Russell Crowe is no stranger to dropping and adding weight for movies — and his latest film role is no different.
The Australian actor, 53, who stars as a Baptist pastor alongside Nicole Kidman in the upcoming film adaptation of Boy Erased: A Memoir, was spotted on set with a thicker appearance on Tuesday, October 10, in Atlanta, Georgia.
Earlier this year, the Robin Hood actor was body-shamed after being photographed looking a little bigger while working out and playing basketball in Sydney.
And when one fan told Crowe that Howard Stern goofed on his weight, the actor responded: “I can bench press young Howard … He cannot say the same.”
In 2016, Crowe packed on the pounds to play the “physical juxtaposition” of Ryan Gosling in The Nice Guys, which he then worked hard to get rid of, dropping 52 pounds in a year to get back to his normal weight.
Crowe was notably in peak physical condition when he starred in 2000’s Gladiator, but multiple roles between then and now have forced the actor to move up and down the scale.
Though he has yet to comment, Crowe was recently named alongside Matt Damon as someone who allegedly helped kill a 2004 story about Harvey Weinstein’s sexual assault allegations in The New York Times.
When asked about their involvement Damon told Deadline, “My recollection was that it was about a one-minute phone call. Harvey had called me and said, they’re writing a story about Fabrizio [Lombardo, who ran Miramax’s Italian office], who I knew from The Talented Mr. Ripley. … I was never conscripted to do anything. We vouch for each other, all the time, and it didn’t even make her article.”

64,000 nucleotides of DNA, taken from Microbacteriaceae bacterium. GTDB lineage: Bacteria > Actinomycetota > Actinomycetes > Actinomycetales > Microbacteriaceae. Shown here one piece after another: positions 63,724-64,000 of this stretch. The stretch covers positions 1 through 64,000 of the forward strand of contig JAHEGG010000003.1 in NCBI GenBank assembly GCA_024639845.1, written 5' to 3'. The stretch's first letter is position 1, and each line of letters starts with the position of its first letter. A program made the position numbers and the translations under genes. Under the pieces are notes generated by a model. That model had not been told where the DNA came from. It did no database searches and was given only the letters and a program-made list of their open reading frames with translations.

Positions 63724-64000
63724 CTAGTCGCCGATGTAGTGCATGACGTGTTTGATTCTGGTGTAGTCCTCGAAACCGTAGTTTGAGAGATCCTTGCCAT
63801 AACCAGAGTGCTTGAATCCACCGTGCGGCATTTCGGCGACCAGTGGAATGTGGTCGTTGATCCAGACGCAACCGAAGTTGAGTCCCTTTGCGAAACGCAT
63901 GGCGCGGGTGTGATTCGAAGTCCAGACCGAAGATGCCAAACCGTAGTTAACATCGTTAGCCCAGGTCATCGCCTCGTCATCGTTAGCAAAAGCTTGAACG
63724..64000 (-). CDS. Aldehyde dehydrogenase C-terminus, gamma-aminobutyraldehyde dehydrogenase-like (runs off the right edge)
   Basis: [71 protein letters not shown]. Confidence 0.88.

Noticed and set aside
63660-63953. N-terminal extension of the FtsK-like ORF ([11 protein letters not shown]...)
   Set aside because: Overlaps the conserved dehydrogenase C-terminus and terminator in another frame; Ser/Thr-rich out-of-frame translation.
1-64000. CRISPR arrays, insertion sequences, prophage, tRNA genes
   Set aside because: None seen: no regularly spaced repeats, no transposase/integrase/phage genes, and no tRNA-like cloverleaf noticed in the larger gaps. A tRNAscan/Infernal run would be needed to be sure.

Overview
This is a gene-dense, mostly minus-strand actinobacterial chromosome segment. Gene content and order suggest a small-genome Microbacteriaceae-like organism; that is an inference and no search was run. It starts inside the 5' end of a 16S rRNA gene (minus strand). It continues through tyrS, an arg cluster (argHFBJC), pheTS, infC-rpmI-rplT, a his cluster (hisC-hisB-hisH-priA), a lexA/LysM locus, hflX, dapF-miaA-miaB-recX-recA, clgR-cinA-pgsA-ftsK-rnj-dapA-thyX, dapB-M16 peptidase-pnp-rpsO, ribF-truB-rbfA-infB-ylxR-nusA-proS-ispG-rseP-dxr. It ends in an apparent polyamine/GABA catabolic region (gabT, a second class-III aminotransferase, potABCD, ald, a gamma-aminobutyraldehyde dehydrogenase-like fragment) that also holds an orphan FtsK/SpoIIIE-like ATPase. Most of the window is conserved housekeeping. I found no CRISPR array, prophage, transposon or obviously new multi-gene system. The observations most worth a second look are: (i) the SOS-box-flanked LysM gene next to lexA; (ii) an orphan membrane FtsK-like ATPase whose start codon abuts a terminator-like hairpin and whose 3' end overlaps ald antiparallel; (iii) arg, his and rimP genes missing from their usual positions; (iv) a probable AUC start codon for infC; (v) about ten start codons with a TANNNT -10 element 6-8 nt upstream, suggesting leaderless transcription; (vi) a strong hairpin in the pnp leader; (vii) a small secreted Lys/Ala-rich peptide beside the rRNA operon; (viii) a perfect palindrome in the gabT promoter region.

“If there was ever an event and Harvey was doing this…I would have stopped it,” he added.
Of Crowe’s part, Damon said, “I can only assume it was the same kind of thing. Russell worked over there too and must have known Fabrizio in a professional capacity because he was running Miramax Italy. He must have done a movie for Harvey around that time and must have a similar kind of conversation with [reporter Sharon Waxman]. Because nothing he said made it into that article, either. It was just a mention of our names.”